Apr 08 2019

Muslims and Law Enforcement Agencies: A Response

REUTERS/Brendan McDermid

Source: https://bit.ly/2VxToL0

Sept. 2018

By: El-Hajj Mauri’ Saalakhan

To My Dear Respected Brother, Dr. Aslam Abdullah: Assalaamu Alaikum,

While on a recent visit in Michigan I had the pleasure of coming across the August 31, 2018, edition of The Muslim Observer. As usual, I enjoyed reading the articles contained therein; but one, in particular, resulted in a strong reaction – the type of reaction that necessitated a response. It was your front-page article (an editorial perhaps) titled, “Muslim American Leadership and Law Enforcement Agencies.”

You begin your commentary by saying, “Some Muslim Americans are very angry with law enforcement agencies especially the FBI, consequently, they have taken a position of boycotting any interaction or dialogue with its officials. Muslims are not unanimous on this yet, but some of their major organizations have taken this stand.”

I’m curious to know which “major organizations” within the Muslim community have taken this position. Such a decision would not only be pragmatic, in my humble opinion, but it would also be a morally sound position to take given the mistreatment that our faith community has consistently suffered at the hands of the FBI, and a number of other “law enforcement” agencies over the years – especially post 9/11.

It isn’t just the monitoring practices, my brother. In addition to the spying regimes that have been put in place by a number of these agencies on law-abiding communities, some have also used agent-provocateurs to plant ideas into the minds of vulnerable, sometimes mentally and emotionally unbalanced members of our community, to manufacture threats in places where (prior to this government-instigated manipulation) there were no threats.

Some have also sought to pressure members of the community – especially young Muslim males – to work undercover for them, and when they refused manufactured cases against them as a punishment – such as the shameful indictment, and subsequent imprisonment of Dr. Tarek Mehanna in Boston, MA, and the case of Nicholas Young, of Northern Virginia, a former law enforcement officer himself.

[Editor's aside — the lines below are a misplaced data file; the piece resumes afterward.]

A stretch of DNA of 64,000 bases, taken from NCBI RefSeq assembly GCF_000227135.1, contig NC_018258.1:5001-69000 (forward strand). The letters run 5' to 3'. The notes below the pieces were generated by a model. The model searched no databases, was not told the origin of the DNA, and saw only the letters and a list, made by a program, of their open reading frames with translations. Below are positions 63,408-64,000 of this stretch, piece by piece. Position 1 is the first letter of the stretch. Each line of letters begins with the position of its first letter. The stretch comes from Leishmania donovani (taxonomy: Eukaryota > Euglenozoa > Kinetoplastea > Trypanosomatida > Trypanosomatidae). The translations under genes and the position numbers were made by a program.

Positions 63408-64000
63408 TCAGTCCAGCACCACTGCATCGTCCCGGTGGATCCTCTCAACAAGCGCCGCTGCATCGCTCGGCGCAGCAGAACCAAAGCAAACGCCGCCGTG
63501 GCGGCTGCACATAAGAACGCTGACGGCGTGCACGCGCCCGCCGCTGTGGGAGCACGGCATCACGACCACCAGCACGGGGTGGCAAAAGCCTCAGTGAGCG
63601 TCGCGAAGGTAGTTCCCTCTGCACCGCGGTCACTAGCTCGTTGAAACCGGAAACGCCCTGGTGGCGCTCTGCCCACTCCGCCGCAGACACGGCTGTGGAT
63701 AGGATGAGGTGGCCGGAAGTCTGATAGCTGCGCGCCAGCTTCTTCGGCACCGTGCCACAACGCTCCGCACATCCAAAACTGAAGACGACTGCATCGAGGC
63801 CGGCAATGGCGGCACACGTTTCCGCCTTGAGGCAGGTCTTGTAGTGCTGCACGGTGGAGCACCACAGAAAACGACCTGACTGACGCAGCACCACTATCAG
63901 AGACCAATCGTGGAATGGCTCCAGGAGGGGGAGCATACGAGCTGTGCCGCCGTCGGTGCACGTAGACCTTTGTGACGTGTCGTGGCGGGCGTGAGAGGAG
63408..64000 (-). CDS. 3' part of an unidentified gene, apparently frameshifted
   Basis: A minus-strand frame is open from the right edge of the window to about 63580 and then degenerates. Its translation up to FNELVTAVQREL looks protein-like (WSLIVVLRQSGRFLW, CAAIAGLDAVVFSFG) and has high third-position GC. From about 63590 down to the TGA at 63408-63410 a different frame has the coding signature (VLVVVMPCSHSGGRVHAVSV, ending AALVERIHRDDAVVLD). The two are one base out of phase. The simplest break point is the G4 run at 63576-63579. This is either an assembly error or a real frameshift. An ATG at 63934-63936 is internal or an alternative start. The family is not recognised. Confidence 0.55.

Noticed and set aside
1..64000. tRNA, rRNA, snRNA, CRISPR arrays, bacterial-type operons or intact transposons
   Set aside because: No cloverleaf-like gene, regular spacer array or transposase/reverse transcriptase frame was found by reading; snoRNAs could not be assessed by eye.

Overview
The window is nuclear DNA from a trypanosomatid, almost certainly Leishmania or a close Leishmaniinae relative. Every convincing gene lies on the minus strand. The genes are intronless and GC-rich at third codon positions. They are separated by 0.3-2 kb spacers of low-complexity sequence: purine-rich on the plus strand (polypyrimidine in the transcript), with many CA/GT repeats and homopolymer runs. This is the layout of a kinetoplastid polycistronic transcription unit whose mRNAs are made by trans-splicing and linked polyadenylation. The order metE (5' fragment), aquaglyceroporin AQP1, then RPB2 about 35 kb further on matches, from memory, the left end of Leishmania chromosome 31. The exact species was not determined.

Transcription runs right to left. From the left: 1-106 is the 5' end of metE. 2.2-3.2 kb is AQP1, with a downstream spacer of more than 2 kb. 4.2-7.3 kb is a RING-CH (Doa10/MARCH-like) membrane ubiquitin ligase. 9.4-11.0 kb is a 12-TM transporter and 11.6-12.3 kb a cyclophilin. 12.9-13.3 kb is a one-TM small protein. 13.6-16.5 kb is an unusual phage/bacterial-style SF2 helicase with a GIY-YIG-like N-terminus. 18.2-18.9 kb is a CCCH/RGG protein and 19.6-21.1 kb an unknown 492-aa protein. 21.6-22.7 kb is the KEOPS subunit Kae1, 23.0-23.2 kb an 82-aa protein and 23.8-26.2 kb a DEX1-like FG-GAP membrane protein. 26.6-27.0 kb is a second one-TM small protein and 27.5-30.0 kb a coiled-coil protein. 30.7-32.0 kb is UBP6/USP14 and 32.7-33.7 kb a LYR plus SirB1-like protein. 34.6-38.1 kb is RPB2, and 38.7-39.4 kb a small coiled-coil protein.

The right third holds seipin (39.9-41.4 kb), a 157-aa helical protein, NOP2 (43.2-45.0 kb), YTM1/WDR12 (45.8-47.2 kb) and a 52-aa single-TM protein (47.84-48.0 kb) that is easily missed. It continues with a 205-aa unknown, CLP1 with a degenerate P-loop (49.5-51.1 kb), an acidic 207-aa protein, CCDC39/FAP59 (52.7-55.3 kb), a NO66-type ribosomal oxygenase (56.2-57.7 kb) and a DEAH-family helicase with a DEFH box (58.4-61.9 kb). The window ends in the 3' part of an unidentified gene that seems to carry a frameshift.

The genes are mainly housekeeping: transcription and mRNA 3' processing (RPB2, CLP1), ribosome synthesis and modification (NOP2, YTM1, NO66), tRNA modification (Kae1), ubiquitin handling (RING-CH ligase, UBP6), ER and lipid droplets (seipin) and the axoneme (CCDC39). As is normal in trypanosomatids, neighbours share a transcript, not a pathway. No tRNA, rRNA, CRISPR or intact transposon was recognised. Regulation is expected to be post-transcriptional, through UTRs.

And with all due respect, my brother, ignorance of who we are, and what we believe, is not the reason for this shameful behavior. America has some of the most well-resourced and capable intelligence agencies in the world. It also has a long history of contact with the Muslim world – as evidenced by Thomas Jefferson’s Qur’an. As you are no doubt aware, the first country to recognize America’s declaration of independence from Britain was the Muslim Sultanate of Morocco. Recognition was granted in 1777, and negotiations toward a formal treaty began in 1783.

While it is true that average everyday citizens of America are largely ignorant of what this divinely sent belief system called Al-Islam represents (and we, Muslims of America, are largely responsible for this), this is not the case with US intelligence agencies. Ignorance is no excuse for their appalling behavior! You are absolutely correct on your point that Muslims in America are not a monolithic group; and further, that within our ethnic diversity there are many different experiences.

Regrettably, this is both a challenge and an opportunity that until now we have failed to capitalize on (to our own detriment). We have allowed tribalism and our hunger for the Dunya (the intoxication for this material world) – in all of its soul contaminating variety – to stand in the way of the many blessings that we could bring to America, and by extension, to ourselves.